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About The Bend bulletin. (Bend, Or.) 1903-1931 | View Entire Issue (May 29, 1908)
Strong and Steady
By HORATIO ALGER. JR.
"This U nlc room you're got. Wal
let." "Ve, you know I ara lo tay here for
two ycam. nj 1 might a well be com
fortable." "IF a good deal Ixtter than my room
twice an big, to begin with. Then, my
carpet look as If ll had come down
through several generations. Aa for a
mirror, Pre sot a sevrn-by-nlne looking
gins lhat I hare lo look Into twice be
fore t can see my whole face. Ai for the
iMtlxtead, it creak so when I Jump Into
ll that I expect etcry night it'll fall to
pieces and spill me on the floor. Now
your room la splendidly furnished."
"Yea. It is now, but father furnished
It at hi own expense. He wild he was
willing to nd n little money lo make
Thafa more lhan my father aald. He
told me it wouldn't do me any barm to
-IVrhapa he'a right." aai.1 Walter. "Of
course, I don't object to the new carpet
and furniture, but I shouldn't conlder
It any great hardship if 1 had to rough
It. a yon call It."
"Wouldn't you? Then I'll tell yon what
, wr'H do. Let' chance room. You can
ro round and board at Mrs. Glenn's, and
I'll come here."
' "1 am not aure what my father would
think of that arranjrement." aald Walter,
"I thought you'd find some way to
crawl out." ld Lemuel. "For my part.
I don't bellere you'd enjoy roughing it
any better than L"
"t don't know," raid Walter; "I're
sometime thought 1 shouldn't tx rrry
sorry lo lie a poor boy, and hare to work
my own way."
"Thafa very well lo iy when you're
the on of a rich man.
".So are you."
"Yea, but I don't get the benefit of It.
and you do. What would you do now
If you were a poor boy J"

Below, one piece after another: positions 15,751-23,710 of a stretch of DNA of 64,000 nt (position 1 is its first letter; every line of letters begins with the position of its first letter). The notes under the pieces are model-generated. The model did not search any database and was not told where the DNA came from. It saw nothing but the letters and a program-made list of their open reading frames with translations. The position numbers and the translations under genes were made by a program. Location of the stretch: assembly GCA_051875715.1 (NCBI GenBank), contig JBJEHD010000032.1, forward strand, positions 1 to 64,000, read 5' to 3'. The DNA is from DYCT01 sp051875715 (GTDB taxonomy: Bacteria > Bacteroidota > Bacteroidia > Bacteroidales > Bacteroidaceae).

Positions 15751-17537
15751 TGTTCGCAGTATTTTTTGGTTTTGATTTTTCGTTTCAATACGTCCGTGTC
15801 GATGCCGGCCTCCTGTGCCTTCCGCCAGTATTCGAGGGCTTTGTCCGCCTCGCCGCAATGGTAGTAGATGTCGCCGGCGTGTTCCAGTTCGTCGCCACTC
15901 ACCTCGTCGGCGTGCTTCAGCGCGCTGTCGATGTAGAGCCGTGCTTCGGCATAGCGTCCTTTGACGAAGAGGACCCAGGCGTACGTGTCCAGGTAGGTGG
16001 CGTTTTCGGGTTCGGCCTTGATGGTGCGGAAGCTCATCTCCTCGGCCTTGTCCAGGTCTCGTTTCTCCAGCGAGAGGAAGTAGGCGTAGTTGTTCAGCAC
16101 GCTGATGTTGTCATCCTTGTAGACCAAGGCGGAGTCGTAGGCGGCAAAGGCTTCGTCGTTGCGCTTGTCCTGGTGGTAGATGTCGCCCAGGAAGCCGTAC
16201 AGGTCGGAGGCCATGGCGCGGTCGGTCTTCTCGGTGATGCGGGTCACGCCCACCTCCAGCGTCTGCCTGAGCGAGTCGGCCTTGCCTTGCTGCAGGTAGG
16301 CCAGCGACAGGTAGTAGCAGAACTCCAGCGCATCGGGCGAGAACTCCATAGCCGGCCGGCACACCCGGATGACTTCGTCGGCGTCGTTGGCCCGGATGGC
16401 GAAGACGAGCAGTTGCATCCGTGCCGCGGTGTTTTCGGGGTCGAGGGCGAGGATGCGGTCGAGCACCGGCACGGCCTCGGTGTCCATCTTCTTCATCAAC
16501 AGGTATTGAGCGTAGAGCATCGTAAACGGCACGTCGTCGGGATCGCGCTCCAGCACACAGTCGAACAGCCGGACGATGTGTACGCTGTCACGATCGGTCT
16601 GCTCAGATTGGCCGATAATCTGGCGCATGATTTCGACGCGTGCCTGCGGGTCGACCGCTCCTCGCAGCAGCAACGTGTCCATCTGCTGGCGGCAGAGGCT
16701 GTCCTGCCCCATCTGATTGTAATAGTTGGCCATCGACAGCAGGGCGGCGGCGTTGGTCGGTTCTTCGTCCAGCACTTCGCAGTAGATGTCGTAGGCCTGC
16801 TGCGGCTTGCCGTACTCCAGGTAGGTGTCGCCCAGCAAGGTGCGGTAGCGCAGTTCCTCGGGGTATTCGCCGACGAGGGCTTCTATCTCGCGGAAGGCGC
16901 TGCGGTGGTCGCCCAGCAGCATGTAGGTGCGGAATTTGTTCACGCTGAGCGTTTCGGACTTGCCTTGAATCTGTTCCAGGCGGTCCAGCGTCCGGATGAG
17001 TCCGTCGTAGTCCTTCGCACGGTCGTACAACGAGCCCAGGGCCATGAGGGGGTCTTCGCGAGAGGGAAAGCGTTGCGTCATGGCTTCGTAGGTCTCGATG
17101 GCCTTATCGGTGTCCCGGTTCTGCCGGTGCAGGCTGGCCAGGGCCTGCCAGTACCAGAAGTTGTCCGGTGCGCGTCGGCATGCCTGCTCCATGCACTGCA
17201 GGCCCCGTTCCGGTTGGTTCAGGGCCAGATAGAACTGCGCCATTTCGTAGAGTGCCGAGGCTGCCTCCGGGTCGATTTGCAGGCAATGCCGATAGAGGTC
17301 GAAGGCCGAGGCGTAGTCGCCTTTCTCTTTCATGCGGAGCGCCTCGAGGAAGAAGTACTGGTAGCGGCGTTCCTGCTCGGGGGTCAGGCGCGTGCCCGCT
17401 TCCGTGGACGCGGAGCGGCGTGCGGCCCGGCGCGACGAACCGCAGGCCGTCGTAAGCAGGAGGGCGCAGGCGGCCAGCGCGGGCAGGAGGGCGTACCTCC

"I enn't aay, of courae. now, but I
would co to work at something. I am
ure I could earn my own Urine"
"I suppose I could, loo, but I shouldn't
want to. Borne people are born laty, don't
"I'erbapa you are right," antwered
Walter, with a aralle. "Now suppose we
ojen our Ca-ar."
femuel Warner wa a plraiant looking
boy of fourteen, the son of a prosperous
merrhant In New York. Walter Conrad
waa from a amall country town, where hi
father waa the wealthiest and moat prom
inent and Influential cltlxcn, hvlng a
bsndaome mansion bouse, aurrounded by
Nobody knew Just bow rich be was
out be was rnerally supposed lo be
worth two hundred thousand dollar. Mrs.
Conrad had been dead for flv year, so
that Walter, who waa an only child, bad
no Immediate reUtlon except his fattier.
It waa for this reason, perhaps, that he
had tn sent to tbs Essex Classical In
stitute. Htlng a boy of talent, and well
mounded In I tin. h waa easily abla to
take a high rank In bis class. Imue!
Warner had become hla Intimate friend,
being in the asm class, but inferior to
him In scholarship. Tbey usually studied
their Latin lessons together, and It waa
owing lo this circumstance that Lemuel